I’ve read tons of books lately. Hold on. Bear with me. I don’t say that with any type of pretentious. Its just a way to start this piece. But, seriously, lately I have read tons of books. From Self-help horrors to border-line erotica novels. From the lone pessimists attempt of optimistic existentialism to the bonding painted along a band-of-hippies psychedelic rove. Books which reign the top 100 to ones spawn from the endless graves of underground novella. I’ve read deeper into the works of authors I truly love, and have flirted with the lines of authors I’ve only just met with a glance. I sat down yesterday and read a whole damn book. I’ve only done that once in my life, years ago, and it felt wonderful to experience this again. But, this piece isn’t about the number of books I’ve read through in the last few weeks, but rather about what I have noticed, as I have before, by doing so.
The books we read influence us. Greatly or subtly, it doesn’t matter. They teach us. They touch us. They lead us and they push us. Some can hold you back. Many will move you, either which way. The ones we love, we do so for many reasons. There’s not just one reason we read and continue to. We read for many. And, we keep reading because those reasons are always further affirmed the more words we finish, the more pages we turn, the more books we try. We know why we read, individually, and our knowing of that is enough to continue forth. Every book I have ever read has provided me with at least one line of life; life learned, understood, challenged, gained, lost, made aware of, or changed. Even if only a line. I read for that one line. That one line that provides the life I needed to experience as to allow my own life the right, or the acceptance of, to just be, and for me to just be along with it. For life to be what it is, at any given moment, during any given experience of its provide. And, for me to be who I must and who I choose to be in response to and in demand of that greater providing.
I read for that one line. And, I read for this one life. Because, the books we read provide the life of others, while we’re out learning and living towards the writing and the sharing of our own. There’s wisdom there. There’s trial and error. There’s love and the exploration of its layered and endless complexities, along with it’s simplicity. There’s death and our questions. There’s wild stories from all walks of life, and there’s devout peering into the uncertainties we face. And, there’s us, reflected in the words so humanly placed. The books we read are shared closely with the lives we live. The lives we live are steeped in the richness of books we read.
“It’s not suppose to go a certain way, it’s just suppose to go.” — Unknown
We all carry with us expectations, for every facet of this life, it’s path and the way we envision things to go. This is dangerous, and we know this, though the temptation of it truly does invite one in with a certain seductive appeal, one that ignites our desire, puts flame to the fuse of our strive. There is nothing wrong with these feelings of passion, pursuit, of tenacity; they are the spice of life, the feelings we all long for, work for, dream of, crave. What is wrong here however, within our blinded view of their true existence, is our naively hopeful presumption of encounter with the byproduct we believe their pursuit-of, or withholding-for, promises to provide. We hold our expectations, feel down to the bone their premature existence, surer than death of their inevitable arrival, left ignorantly vulnerable by a belief system we have curated in our own mind, made real by a psyche ran wild, by faith chanced on a baseless mirage, delusion. Expectation blindfolds our deeper need of actualization; the makings of reality, not an ideal, more convenient alternative. From actualization, further actualization is made available through our efforts; I hope you find where to direct yours. From expectation, further illusion ensues, understanding impedes, knowledge narrows due to ones dwindling view. Expectation impetuously promises everything and delivers nothing. Actualization provides the world, in acknowledgment of the way things happen no matter our feelings towards this. The way we want things to go strangles us with lies. The way things happen provides freedom in their unbiased telling, their steadfast here-ness, and in our…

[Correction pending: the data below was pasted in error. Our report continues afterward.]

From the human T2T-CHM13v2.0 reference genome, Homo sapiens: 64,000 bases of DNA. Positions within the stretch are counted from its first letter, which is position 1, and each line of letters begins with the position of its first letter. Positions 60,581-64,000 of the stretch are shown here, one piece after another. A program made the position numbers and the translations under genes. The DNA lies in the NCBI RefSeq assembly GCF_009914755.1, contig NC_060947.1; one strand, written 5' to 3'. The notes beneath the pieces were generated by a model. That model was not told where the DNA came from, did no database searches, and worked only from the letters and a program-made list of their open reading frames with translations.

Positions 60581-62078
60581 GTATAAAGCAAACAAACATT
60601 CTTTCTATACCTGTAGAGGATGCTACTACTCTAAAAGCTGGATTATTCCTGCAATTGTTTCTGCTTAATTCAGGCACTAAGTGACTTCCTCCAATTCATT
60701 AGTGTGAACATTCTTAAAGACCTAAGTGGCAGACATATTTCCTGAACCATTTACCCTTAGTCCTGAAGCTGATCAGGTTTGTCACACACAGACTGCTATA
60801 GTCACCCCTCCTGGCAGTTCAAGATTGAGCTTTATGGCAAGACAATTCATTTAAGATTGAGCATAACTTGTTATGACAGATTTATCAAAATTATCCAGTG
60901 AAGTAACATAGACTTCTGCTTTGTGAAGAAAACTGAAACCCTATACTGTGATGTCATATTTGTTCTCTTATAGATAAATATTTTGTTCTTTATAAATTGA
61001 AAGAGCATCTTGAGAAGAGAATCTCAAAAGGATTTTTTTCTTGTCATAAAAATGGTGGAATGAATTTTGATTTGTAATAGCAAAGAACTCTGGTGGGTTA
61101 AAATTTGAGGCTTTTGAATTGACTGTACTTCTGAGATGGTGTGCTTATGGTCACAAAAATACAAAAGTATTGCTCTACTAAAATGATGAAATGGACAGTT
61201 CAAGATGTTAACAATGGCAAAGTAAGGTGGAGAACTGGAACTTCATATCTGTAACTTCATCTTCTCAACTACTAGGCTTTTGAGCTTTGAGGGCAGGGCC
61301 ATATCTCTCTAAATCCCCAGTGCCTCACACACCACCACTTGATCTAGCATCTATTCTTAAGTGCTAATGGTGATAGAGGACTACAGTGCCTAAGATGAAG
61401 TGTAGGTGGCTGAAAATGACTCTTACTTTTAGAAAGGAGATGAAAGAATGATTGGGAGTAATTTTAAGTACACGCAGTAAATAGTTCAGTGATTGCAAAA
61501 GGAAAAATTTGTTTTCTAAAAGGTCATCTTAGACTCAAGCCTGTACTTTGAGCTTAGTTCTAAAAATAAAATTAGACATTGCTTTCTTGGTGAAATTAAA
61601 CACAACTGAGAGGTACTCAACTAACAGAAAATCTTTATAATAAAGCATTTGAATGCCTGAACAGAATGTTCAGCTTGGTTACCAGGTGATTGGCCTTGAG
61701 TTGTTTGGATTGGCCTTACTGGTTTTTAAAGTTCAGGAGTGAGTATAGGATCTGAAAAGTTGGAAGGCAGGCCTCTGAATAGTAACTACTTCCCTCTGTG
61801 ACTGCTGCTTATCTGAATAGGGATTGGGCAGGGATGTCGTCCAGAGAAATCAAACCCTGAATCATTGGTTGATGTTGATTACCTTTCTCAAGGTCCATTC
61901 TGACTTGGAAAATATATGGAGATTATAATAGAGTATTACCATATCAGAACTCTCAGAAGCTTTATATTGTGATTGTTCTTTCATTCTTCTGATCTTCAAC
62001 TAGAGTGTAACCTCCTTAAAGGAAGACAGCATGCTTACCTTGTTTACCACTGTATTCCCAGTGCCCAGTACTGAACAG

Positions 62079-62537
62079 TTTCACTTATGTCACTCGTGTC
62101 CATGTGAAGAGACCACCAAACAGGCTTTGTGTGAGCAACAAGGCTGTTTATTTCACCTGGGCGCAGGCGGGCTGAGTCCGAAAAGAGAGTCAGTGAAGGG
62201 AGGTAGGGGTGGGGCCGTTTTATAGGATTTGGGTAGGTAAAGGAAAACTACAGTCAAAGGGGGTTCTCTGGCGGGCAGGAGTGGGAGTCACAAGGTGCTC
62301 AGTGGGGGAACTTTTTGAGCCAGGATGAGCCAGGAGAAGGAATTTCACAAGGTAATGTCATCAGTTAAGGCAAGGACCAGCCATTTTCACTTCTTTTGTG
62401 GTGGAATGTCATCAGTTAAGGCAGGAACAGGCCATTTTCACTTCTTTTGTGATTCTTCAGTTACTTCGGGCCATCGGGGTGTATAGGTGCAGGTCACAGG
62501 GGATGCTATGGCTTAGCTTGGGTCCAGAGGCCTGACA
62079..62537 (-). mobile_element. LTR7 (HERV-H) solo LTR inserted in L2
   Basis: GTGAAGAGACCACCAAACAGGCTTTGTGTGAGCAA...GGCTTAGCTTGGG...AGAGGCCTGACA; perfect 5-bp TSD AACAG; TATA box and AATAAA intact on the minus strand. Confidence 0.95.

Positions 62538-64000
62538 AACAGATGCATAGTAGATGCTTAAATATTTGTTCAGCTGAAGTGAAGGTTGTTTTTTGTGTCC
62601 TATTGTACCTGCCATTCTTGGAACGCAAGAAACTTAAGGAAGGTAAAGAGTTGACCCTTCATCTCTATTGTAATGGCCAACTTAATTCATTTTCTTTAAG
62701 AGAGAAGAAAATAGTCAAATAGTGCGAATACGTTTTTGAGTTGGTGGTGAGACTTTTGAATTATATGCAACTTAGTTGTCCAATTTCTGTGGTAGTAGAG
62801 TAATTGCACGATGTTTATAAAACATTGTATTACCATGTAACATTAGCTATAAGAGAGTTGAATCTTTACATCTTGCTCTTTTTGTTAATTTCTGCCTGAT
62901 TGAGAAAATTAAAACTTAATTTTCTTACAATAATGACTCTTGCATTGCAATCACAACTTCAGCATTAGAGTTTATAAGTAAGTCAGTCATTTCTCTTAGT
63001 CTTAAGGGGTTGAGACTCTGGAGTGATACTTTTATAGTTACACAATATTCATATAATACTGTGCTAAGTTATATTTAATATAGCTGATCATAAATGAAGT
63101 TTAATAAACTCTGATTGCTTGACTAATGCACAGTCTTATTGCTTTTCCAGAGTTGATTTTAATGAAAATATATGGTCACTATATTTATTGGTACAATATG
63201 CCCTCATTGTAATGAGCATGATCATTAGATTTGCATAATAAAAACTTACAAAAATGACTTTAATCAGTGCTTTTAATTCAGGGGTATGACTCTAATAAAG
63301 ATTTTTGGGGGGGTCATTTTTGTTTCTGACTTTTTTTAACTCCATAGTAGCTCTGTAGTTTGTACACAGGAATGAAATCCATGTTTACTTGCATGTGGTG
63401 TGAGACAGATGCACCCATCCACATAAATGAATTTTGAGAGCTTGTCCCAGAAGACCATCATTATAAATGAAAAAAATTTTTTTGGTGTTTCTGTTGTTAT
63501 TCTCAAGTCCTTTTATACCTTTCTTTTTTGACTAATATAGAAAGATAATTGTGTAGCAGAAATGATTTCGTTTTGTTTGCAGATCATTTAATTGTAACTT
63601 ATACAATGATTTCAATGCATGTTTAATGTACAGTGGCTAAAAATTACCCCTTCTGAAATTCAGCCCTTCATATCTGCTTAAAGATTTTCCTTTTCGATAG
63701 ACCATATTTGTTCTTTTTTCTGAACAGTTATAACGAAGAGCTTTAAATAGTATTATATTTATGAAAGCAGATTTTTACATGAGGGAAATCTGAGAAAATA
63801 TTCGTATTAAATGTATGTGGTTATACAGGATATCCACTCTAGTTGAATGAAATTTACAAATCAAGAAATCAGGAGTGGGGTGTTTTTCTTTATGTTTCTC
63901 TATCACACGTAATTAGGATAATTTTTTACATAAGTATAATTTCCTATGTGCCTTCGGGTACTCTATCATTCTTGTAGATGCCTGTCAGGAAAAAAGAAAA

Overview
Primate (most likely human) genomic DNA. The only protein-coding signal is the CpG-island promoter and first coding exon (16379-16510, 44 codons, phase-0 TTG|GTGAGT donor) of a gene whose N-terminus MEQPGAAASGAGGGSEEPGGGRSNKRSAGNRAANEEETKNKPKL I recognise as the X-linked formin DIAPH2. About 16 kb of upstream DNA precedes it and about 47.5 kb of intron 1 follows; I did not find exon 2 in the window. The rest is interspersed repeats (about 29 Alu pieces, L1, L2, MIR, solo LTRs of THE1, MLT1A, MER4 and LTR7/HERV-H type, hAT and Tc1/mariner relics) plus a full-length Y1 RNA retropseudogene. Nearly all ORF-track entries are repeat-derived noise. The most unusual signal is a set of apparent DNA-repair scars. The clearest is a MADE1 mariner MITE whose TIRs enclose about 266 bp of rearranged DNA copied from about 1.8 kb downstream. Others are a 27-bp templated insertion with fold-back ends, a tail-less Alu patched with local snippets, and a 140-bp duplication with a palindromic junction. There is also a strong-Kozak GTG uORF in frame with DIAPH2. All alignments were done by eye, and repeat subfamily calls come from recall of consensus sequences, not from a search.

“Objective judgement, now at this very moment. Unselfish action, now at this very moment. Willing acceptance — now, at this very moment — of all external events.”
“Reflect often on the speed with which all things in being, or coming into being, are carried past and swept away.”
Recently, in conversation with a new acquaintance, a perspective was shared with me, or rather towards me, depicting the substance of a situation in context of our exchange; “There is reality and there is delusion of situation, and this is an example of the latter”. It didn’t hit me then, but as I pondered his statement later on, a thought stirred about in my mind indicating error in his chosen insight, not in accordance with his intent but rather with the concepts entirety. Be it ignorance or ambition on my part, nonetheless, this narrow inclination is one far too often shared, justified, believed and cast onto others as definitive truth that the self-appointed arbitrator has deemed reality; be aware of this, but ignore it. However, for sake of digression, pressing on, though not spoken aloud for auditory consumption, thoughts of internal reserve contain the ability to produce a noise much louder, within the individual at first and potential for the greater good second, if expressed effectively and with collective intent. Now, in this text, I hope to give opportunity for its communicable understanding.